Podcast: Karina Longworth on Old Hollywood

Categories: Film and TV

karina_longworth_twitter.jpeg
On this week's Voice Film Club podcast, Amy Nicholson of the L.A. Weekly and Stephanie Zacharek of The Village Voice interview film critic and author Karina Longworth, who's just launched a fascinating new podcast on the history of Hollywood called You Must Remember This.

Cinema Q opens tonight with Appropriate Behavior: Can vacuous hipsters fill the void?

Categories: Film and TV

appropriatebehavior.jpg
Appropriate Behavior
Appropriate Behavior is Cinema Q's opening night film.
With the booming Denver housing market and the influx of hipsters struggling to find meaning in a culture built on a bedrock of irony and flippant fashion, visiting Brooklyn -- ground zero for vacuous aesthetes -- is like looking into a crystal ball and seeing the future Queen City of the Plains. Cinema Q, Denver Film Society's annual LGBT film festival, opens tonight with Appropriate Behavior -- a movie that seems ambivalent about whether it wants to embrace or satirize New York's affluent hipsters.

See also: Top ten queer films -- a countdown in honor of Cinema Q

More »

Top ten queer films -- a countdown in honor of Cinema Q

Categories: Film and TV

lookinglangstontitleweb.jpg
Lesbian, gay, bisexual and transgender cinema is becoming the new norm, according to Denver Film Society programmer Matthew Campbell: Festivals such as Sundance now feature films about LGBT characters who are fully fleshed out and whose stories have less to do with their sexual identity, he points out. Marriage and participation in dominant culture are the themes of the day and the Denver Film Society's annual LGBT festival, Cinema Q, reflects that, Campbell says.

See also: Johnny Minotaur restored: Queer cinema, censorship and Denver Film Society's bravery

More »

Celebrate the save of the Mayan Theatre at a free program Friday

mayanoutside.jpg
With Broadway now the center of the hipster universe, it's hard to remember that time thirty years ago when Denver's once gleaming "Miracle Mile" -- a stretch of streamlined stores and car dealerships -- had devolved into a malevolent mile of boarded-up storefronts, decrepit hotels and vacant lots. The area was so bad that the Mayan Theatre, an art-deco masterpiece that was one of Denver's premier movie palaces when it opened in 1930, was in danger of demolition.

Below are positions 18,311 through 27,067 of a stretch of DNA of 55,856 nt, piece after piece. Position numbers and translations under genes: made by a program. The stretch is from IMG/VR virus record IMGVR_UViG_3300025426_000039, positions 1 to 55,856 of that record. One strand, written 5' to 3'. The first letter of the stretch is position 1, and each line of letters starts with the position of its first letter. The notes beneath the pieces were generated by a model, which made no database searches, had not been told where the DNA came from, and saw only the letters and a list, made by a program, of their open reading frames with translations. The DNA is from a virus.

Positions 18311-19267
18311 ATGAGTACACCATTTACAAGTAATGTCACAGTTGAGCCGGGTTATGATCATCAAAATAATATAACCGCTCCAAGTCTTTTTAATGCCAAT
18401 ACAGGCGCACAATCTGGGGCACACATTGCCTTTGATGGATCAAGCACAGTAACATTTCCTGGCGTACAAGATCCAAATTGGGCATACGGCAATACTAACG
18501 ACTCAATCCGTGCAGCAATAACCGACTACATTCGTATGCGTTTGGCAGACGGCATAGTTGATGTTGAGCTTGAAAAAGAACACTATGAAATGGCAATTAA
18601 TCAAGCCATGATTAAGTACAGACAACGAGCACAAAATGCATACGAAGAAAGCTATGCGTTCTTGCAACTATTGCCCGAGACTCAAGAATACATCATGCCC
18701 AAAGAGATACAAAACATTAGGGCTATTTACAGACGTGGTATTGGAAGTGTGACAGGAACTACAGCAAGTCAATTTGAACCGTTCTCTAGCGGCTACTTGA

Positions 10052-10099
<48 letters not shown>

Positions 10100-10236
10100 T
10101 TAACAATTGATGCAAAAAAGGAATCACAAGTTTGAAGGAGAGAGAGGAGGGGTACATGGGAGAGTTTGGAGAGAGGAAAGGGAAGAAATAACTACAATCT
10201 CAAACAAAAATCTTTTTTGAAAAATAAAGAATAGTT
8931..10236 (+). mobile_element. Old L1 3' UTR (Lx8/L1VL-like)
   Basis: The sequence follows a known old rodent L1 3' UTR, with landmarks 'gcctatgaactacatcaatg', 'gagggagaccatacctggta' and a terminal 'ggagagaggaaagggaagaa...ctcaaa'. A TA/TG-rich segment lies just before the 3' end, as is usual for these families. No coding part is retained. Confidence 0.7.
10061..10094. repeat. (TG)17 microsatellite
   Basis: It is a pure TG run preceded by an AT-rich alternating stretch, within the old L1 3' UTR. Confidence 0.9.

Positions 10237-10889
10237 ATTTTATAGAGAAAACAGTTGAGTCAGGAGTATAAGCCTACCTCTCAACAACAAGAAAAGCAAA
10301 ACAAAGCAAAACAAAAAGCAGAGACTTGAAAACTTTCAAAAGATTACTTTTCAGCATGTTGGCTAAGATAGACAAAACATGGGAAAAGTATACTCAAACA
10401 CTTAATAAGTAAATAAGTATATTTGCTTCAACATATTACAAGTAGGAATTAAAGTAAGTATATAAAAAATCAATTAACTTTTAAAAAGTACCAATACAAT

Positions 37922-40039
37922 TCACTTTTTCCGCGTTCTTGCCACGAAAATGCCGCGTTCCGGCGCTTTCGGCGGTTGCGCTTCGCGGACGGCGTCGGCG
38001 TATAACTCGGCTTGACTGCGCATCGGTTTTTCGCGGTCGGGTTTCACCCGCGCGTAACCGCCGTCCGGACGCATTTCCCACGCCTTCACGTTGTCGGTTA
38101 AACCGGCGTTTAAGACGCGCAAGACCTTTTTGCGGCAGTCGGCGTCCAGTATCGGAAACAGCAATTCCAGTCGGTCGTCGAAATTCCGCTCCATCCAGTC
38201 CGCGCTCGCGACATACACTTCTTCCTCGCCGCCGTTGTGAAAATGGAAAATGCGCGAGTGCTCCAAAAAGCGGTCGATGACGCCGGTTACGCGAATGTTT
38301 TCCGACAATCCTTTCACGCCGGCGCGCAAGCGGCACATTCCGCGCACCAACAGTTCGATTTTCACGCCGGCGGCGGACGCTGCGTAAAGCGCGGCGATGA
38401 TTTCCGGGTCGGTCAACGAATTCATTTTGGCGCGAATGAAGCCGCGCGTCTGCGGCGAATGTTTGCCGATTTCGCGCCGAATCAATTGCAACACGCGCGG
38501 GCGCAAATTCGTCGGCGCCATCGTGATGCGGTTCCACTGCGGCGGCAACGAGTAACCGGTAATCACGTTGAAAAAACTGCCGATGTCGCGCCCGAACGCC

And then the Friends of the Mayan stepped in.

See also: Photos of the Landmark Mayan Theatre's eightieth birthday party


More »

Aparna Nancherla on Totally Biased, Australian crowds and avoiding the dregs of Twitter

aparnaNancherla.png
Doug Ault
The High Plains Comedy Festival will return next month, and SexPot comedy will whet fans' appetites tonight with another weed-and-jokes pizza party at the Oriental Theater. The lineup is packed with crushers from start to finish: SexPot host Jordan Doll and comics Sean Patton, Ashley Barnhill and Ian Douglas Terry will join headliner Aparna Nancherla for an evening that promises to be a greasy slice of laughter pie. Nancherla is a fast-rising star on the alternative comedy scene whose absurdist perspective informs a wide-ranging act that can touch on everything from the gross combo of orange juice and toothpaste to imperialism within the same five-minute set. Nancherla has appeared on Conan and @Midnight, and contributed several memorable segments as a performer and staff writer to the prematurely cancelled Totally Biased with Kamau Bell. In advance of tonight's show, Westword caught up with Nancherla to chat about about SexPot, Australian audiences and avoiding the dregs of Twitter.

See also: Marc Maron on patent trolls and spiritual experiences in the desert

More »

Podcast: The mystifying world of Planes with L.A. Weekly film critic Amy Nicholson

Categories: Film and TV

planes-fire-and-rescue.jpg
On this week's Voice Film Club podcast, we hear from L.A. Weekly film critic Amy Nicholson, who's intrigued by the bizarre universe of Pixar's Planes movies. We also hear about the film critic's background and how she became interested in the movies by way of subliminal advertising and photography.